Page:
Yvonne Delaney Mitchell | 1/31/2013, 2:40 p.m.
I hope you are all hanging in there, keeping cozy and warm, now that we are in the grip of old man winter.
Hail to the chief, as now President Barack Obama's re-election is official. As many of you know, I would follow Obama to the ends of the earth; but I have to say little Miss Sasha is a candidate for charm school. No, she didn't yawn during her father's inauguration speech and not cover her mouth. Tsk, tsk. As for Beyonce lip-syncing, who cares, I don't. Actually, I would have preferred to see a Latina like Jennifer Lopez sing, if only to round out the diversity tip. Beyonce sang at the last inauguration--enough already.
Moving ever onward and upward, February is almost here with all of its delights. In addition to ushering in celebrations of Valentine's Day, Presidents' Day and Mardi Gras, it is Black History Month. Among the many events bringing awareness to the cause this month is the documentary "Woke Up Black." This film by Mary F. Morten covers a two-year period in the lives of five B lack youths ages 16-21. The film follows the day-to-day events, as well as the major milestones, in the lives of the cast, which includes Rosalee, the first in her family to attend college; Carter, a student athlete adopted by a gay couple when he was 10; Morgan, an engineering student from a predominantly white suburb; Ace, a self-identified gender-queer activist whose family has difficulty accepting her identity; and Sheldon, a community organizer and new father. Each character, though different, represents the struggles, dreams and aspirations of youth today. Interestingly, though times have changed, certain challenges confronting this age group remain the same from generation to generation.
There will be three screenings throughout the month, at three different locations, each of which will be followed a panel discussion with director Morten, two of the documentary subjects, and local youths. The first screening is on Wednesday, Feb. 13, at 6:30 p.m. in the Langston Hughes Auditorium at the Schomburg Center for Research in Black Culture (515 Malcolm X Blvd.). Admission is free. Doors open at 5:30. On Sunday, Feb. 17, at 1 p.m., the film will be screened in the Middle Collegiate Church Sanctuary (112 Second Ave. at Sixth Street). There is a suggested donation of $10 at the door. The final screening is on Monday, Feb. 18, 7:30 p.m., at Maysles Cinema, 343 Malcolm X Blvd., 127th Street. Admission is $10. Doors open at 6:30 p.m.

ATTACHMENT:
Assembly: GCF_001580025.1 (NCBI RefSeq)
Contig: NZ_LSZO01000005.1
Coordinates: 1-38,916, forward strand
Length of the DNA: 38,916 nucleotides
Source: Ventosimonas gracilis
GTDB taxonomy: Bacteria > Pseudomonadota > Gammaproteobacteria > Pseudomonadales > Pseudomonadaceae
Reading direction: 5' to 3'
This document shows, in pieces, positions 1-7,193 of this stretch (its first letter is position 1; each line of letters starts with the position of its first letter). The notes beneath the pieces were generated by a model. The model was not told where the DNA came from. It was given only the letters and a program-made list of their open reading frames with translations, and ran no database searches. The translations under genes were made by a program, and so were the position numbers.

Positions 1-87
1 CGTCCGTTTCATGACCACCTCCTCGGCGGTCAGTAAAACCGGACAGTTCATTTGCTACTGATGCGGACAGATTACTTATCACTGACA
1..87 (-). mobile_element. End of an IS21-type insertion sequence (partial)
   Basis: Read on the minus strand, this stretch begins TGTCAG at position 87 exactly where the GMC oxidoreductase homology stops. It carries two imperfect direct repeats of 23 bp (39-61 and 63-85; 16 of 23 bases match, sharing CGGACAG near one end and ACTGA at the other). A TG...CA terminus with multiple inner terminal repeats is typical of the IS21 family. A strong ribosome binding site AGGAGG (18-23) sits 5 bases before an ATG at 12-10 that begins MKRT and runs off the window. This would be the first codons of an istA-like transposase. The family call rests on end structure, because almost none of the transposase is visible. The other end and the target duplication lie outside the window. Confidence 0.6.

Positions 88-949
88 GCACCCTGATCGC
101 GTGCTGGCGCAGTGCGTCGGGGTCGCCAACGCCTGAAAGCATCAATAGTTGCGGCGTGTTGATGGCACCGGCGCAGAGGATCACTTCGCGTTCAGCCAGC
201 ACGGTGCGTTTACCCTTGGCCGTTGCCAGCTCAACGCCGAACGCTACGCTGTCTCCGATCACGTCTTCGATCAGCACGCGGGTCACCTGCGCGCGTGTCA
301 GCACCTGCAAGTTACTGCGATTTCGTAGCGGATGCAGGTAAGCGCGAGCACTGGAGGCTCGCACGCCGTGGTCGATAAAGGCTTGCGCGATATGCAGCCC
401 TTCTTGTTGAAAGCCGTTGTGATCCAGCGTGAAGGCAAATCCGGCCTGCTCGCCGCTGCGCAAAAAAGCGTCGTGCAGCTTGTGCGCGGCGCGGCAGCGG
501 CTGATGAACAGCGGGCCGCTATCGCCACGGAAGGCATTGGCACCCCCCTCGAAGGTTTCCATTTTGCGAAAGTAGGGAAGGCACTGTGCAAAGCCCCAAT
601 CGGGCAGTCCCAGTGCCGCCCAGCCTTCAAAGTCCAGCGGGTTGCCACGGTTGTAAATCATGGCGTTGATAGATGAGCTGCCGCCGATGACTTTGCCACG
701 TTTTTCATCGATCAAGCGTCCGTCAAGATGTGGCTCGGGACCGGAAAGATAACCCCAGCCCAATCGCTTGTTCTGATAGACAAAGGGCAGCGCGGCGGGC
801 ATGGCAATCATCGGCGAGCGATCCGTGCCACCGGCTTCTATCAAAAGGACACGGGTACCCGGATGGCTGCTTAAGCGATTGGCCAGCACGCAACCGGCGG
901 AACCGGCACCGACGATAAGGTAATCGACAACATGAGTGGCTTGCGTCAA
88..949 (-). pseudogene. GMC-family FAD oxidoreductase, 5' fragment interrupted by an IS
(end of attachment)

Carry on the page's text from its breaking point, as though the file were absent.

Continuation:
Don't stop that party rock: The Red & Black post-Valentine bash will take place on Saturday, Feb. 16, from 9 p.m. to 3 a.m. at the Kappa Castle Brownstone, 472 W. 141st St., between Convent and Amsterdam avenues; formerly known as so many places, I can't even remember. However, it will be the place to be on this night, if you want to paaaarty. Rocking and slamming the beats are DJ TallGuy and Howie D. Four levels, four dance floors, free buffet, a 50/50 raffle, happy hour from 9 to 11 p.m., for the over 30/40 people. Your host for the evening is Mark Alston. What everyone really wants to know is, how old are you, Mark--over 30 or over 40? Doesn't matter; if you fit the bill, then check it out.